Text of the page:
Atlantic City Firefighter Sven Peltonen spent almost 24 hours wondering what he could have done differently.
After working to try to revive a swimmer pulled unconscious from the ocean off South Carolina Avenue at about 7 p.m Monday, he was told she had died. Then, at about 4:45 p.m. Tuesday, a reporter called to tell him the 59-year-old New Hampshire woman had survived.
The woman, whose name is not being released, is in the Intensive Care Unit at AtlantiCare Regional Medical Center's City Campus, Sgt. Monica McMenamin said. Her exact condition has not been released.
The condition of the city's Fire Department and Beach Patrol is disbelief.
"We're overwhelmed with joy," said Beach Patrol Chief Rod Aluise, a day after releasing the information that the woman had died.
He and McMenamin had been working to find the drowning victim's name only to find out she hadn't drowned.
"The people who were there said the woman was as dead as anyone they'd ever seen," Aluise said. "When I told them she was alive, they were in shock. The fact that she made it is just remarkable. I would say a miracle and just a wonderful outcome."
"It was a total cooperative effort," Peltonen said.
On Monday night, Station 1 tried to understand the tragedy as a team. On Tuesday, the firefighters tried to grasp the news that the woman survived.
Rescue workers were called to the scene at about 7 p.m. Monday for a woman in the water at South Carolina Avenue, where lifeguards go off duty at 6 p.m.
After-hours guards on personal watercraft and others who were at Kentucky Avenue where the beach is open until 8 p.m., were dispatched.
The woman was found facedown in the water.
When firefighters arrived, the lifeguards were just bringing her in, Peltonen said.
"I grabbed her and dragged to the hard sand and just started working on her," he recalled.
A police officer, who McMenamin identified as Kevin Skeeters, took care of ventilation. And Rescue One provided medical supplies, including oxygen.
Peltonen, whose brother is a lifeguard in Hawaii, recalled the deep-water rescues he's seen there. He tried to think of the deep compressions they do to get the water out.
He continued working on her all the way up the beach until handing the work over to emergency medical technicians.
"He never gave up. He was unrelenting," said James Leonard Jr., who was passing the area when the rescue was going on. "After she was placed in the ambulance, you could see the ambulance going up and down, and it was clear that they were still trying to save her."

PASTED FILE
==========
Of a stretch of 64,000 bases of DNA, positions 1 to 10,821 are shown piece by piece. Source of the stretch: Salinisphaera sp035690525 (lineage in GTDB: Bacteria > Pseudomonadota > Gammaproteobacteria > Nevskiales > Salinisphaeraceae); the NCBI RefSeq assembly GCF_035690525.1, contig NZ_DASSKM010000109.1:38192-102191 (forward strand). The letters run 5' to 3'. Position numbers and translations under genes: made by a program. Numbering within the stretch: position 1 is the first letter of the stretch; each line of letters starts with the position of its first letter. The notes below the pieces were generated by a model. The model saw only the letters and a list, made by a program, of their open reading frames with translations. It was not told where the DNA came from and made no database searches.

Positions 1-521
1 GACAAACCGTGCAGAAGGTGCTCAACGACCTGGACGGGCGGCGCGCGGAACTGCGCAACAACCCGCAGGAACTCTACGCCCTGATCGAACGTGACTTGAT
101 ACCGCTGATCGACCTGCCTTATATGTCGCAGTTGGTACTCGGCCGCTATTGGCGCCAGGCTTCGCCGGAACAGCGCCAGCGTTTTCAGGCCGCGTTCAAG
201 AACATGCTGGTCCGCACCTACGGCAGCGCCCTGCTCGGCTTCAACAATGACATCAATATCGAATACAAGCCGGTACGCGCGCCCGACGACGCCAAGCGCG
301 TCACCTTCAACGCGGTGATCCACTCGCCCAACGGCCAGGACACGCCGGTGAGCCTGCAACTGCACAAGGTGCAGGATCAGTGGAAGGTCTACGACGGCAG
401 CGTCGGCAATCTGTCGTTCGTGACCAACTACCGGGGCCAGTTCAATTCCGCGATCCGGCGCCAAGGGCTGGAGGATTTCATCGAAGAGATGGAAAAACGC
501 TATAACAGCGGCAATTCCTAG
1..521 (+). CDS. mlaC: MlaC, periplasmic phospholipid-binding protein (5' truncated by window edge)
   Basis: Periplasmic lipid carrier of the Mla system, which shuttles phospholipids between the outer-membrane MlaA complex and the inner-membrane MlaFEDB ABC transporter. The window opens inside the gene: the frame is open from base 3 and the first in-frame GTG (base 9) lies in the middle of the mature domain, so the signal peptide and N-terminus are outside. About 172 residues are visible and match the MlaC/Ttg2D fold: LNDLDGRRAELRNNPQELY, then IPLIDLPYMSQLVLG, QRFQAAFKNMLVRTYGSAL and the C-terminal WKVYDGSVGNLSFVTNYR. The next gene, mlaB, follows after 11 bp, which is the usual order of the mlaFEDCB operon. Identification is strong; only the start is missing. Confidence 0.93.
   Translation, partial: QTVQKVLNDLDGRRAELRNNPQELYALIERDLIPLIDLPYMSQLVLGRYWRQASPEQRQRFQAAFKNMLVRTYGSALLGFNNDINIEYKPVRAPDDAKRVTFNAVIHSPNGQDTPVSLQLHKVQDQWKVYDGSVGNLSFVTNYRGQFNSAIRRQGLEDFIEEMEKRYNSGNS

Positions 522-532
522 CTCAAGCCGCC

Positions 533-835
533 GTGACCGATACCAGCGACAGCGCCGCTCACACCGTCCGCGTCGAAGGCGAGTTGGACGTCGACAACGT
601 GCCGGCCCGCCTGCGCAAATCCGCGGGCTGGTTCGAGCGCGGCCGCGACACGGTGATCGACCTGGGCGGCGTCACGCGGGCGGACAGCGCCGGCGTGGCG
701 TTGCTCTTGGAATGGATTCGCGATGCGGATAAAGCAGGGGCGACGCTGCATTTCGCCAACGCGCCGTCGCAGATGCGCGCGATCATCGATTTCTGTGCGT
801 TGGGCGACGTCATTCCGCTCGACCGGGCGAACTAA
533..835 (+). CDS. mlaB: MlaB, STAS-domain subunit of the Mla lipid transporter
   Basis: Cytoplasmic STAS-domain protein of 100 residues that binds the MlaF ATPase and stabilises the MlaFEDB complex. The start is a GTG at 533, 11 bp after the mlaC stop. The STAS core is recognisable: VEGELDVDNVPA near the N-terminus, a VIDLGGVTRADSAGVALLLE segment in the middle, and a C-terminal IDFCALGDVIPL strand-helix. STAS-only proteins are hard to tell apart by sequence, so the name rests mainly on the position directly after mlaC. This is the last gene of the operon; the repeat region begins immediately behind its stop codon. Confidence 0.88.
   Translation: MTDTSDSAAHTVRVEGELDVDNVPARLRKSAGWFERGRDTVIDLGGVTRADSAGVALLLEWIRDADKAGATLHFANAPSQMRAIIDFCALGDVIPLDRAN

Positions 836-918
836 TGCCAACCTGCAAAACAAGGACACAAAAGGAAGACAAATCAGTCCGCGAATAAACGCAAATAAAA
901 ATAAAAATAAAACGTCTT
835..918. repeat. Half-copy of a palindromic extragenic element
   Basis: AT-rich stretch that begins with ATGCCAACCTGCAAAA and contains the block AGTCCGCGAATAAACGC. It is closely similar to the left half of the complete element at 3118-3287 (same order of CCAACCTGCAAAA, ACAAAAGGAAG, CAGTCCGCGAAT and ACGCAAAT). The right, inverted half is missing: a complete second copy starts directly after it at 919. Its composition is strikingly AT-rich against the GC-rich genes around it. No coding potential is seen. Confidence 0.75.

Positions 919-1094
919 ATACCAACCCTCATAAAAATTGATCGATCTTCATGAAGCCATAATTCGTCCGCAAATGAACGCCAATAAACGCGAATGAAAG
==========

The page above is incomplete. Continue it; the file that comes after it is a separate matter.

Then, Peltonen was told that she hadn't survived.
He called his brother asking what their guards do there that wasn't done here. After returning from the beach Monday night, the firefighters talked about what else could have been done.
By the time they returned to duty at about 5 p.m. Tuesday, they learned the efforts had paid off.
Peltonen, a 23-year Brigantine Beach Patrol veteran and paddleboat champion, was just finishing his shift on the beach before heading to Station 1 in Atlantic City when he got the news Tuesday. At the firehouse, he was still in disbelief.
He said he'd been told the woman went into the water to rescue a young family member who was in trouble. The child got back to the beach, he said.
Peltonen insisted it was a team effort, and said that if it weren't for the personal watercraft, the woman never would have been pulled out in time.
"That's why we have the Jet Skis online all the time," Aluise said. Two lifeguards and two Jet Ski operators. You can cover a lot of ground with that."
Peltonen, 37, said he almost drowned in a pool during training when he was in college.
"So it's kind of close to me, water rescue," he said. "I was going over that experience with everybody last night. To imagine what this woman went through, what was going through her mind."
Fire Chief Dennis Brooks said he was proud of the work his firefighters did.
"I'm proud," he said. "They did a great job."
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